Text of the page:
Last week Tuesday, the Federal Government’s Twitter handle shared photos of the new Deputy Senate President, Senator Ovie Omo-Agege, kneeling to greet President Muhammadu Buhari during the visit of the recently elected leaders of the ninth National Assembly to Aso Rock.
Given the spate of events that led to the emergence of the ninth Assembly, Omo-Agege’s effusive display of respect affirmed genuine concerns that this batch of lawmakers are going to be mere seals of every executive whim. If he keeps up that kind of gesture, he will go through his tenure awestruck by political power and never be able to muster the necessary ethical strength to fulfil his democratic duty of enforcing tenets of checks and balances.
Perhaps unsurprisingly, the photo generated some hoopla from those who found it ludicrous that one grown man would kneel before another, and in an official environment too. I am one of those who have a visceral dislike to the exaggeratedly ostentatious ways we genuflect before our leaders and politicians as a sign of “respect.” Yes, I quite understand the arguments people make about tradition and “culture,” and how curtsying or bowing before elders or supposed superiors is an inextricable part of our culture. I have had dialogues with political supporters who have no problems with Omo-Agege and insist that as Africans, we should preserve greeting customs and not yield them to modernity. This idea of culture as a code of conduct to which we must adhere with an idolatrous fervency merely stymies a meaningful critique of the problem of “respect” in our political culture.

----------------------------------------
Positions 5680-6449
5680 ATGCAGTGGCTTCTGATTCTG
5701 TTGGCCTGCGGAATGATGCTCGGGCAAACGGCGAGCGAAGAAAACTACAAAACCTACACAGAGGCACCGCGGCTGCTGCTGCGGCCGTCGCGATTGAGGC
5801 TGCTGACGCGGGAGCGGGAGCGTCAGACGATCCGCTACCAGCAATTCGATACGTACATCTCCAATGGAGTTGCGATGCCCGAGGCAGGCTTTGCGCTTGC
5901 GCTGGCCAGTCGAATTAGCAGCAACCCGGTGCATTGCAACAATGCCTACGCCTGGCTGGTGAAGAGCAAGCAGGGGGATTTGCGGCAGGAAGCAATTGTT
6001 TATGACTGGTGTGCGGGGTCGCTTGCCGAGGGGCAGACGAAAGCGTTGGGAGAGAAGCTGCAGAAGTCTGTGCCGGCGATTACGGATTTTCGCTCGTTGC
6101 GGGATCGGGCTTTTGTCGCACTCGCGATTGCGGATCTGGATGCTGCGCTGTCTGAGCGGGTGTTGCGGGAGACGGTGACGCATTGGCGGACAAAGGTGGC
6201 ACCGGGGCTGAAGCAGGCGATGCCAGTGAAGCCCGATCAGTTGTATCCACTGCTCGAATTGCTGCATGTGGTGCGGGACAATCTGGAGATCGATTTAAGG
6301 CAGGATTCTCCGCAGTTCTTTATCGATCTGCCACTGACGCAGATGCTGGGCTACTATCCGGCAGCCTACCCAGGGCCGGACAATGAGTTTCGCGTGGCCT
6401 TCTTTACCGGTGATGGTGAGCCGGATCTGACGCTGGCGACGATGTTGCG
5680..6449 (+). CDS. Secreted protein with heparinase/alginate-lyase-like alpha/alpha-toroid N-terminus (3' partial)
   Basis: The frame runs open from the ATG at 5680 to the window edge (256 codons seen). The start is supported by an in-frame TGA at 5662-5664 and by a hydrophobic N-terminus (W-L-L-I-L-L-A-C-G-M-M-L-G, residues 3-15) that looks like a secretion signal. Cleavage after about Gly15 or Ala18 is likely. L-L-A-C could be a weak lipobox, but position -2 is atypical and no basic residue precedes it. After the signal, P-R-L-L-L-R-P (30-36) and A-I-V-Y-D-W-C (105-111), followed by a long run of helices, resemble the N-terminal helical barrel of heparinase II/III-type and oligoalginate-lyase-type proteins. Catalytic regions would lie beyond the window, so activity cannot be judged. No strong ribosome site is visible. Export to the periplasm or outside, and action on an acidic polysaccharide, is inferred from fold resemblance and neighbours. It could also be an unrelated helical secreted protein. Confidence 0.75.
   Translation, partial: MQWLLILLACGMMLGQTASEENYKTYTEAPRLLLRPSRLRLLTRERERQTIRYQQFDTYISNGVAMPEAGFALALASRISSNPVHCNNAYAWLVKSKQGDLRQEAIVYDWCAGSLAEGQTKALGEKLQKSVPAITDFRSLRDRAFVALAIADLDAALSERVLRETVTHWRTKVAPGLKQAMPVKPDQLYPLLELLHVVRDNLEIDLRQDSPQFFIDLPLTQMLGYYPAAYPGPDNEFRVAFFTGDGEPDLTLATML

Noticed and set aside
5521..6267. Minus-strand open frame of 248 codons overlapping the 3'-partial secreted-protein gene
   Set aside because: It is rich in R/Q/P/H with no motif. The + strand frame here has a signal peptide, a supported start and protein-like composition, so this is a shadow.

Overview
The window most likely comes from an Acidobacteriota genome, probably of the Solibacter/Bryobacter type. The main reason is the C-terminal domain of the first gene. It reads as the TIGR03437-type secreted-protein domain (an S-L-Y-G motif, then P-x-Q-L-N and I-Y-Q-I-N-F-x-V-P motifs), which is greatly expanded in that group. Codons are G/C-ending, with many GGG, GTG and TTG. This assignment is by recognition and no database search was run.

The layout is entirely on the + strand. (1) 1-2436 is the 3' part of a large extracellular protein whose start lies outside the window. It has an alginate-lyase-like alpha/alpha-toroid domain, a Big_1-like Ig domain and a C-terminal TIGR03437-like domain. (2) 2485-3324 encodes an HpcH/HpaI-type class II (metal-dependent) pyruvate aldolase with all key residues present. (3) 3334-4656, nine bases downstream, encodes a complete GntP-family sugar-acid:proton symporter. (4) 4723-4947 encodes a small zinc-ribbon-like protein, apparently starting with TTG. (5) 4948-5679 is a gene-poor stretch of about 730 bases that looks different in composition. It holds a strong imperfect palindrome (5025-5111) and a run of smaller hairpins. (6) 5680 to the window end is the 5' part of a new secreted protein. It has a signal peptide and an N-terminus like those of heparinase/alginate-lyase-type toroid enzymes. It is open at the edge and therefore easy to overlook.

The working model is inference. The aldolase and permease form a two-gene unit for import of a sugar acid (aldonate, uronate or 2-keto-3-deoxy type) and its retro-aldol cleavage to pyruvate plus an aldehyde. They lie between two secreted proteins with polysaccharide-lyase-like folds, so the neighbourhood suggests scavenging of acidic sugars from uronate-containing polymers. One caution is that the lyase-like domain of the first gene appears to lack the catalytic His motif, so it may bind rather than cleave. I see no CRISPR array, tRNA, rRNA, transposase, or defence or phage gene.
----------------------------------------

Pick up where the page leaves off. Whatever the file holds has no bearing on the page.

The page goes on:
There was also the tribe of rationalisers who chalked down Omo-Agege’s sinking knees to deserved acts of respect for the President. They even ransacked the Internet archives and dug up images of former British PM, Theresa May, kneeling before royalties to teach us that such grandiose act of respect is, in fact, universal. Their logic is, if an Oyinbo woman can kneel, why not Africans who have an even stronger predilection to showing respect? In putting up Ms. May as a relatable standard of respect for higher powers, they also conveniently forgot that the woman was severely ridiculed in the press for her effusive demonstration of respect to royal figures.